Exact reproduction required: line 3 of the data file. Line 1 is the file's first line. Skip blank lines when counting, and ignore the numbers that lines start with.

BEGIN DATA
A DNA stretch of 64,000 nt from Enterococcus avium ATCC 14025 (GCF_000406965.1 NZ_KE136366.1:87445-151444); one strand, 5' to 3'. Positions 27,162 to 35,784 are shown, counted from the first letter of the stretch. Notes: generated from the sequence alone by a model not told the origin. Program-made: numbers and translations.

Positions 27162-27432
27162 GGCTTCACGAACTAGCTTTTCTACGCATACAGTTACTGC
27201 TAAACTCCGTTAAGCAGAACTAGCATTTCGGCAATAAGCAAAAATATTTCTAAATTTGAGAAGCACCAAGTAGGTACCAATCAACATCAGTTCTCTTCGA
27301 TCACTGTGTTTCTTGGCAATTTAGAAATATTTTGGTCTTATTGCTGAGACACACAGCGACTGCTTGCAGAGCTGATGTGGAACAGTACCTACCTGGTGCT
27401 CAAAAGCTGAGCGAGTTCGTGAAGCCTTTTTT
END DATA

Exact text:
27162 GGCTTCACGAACTAGCTTTTCTACGCATACAGTTACTGC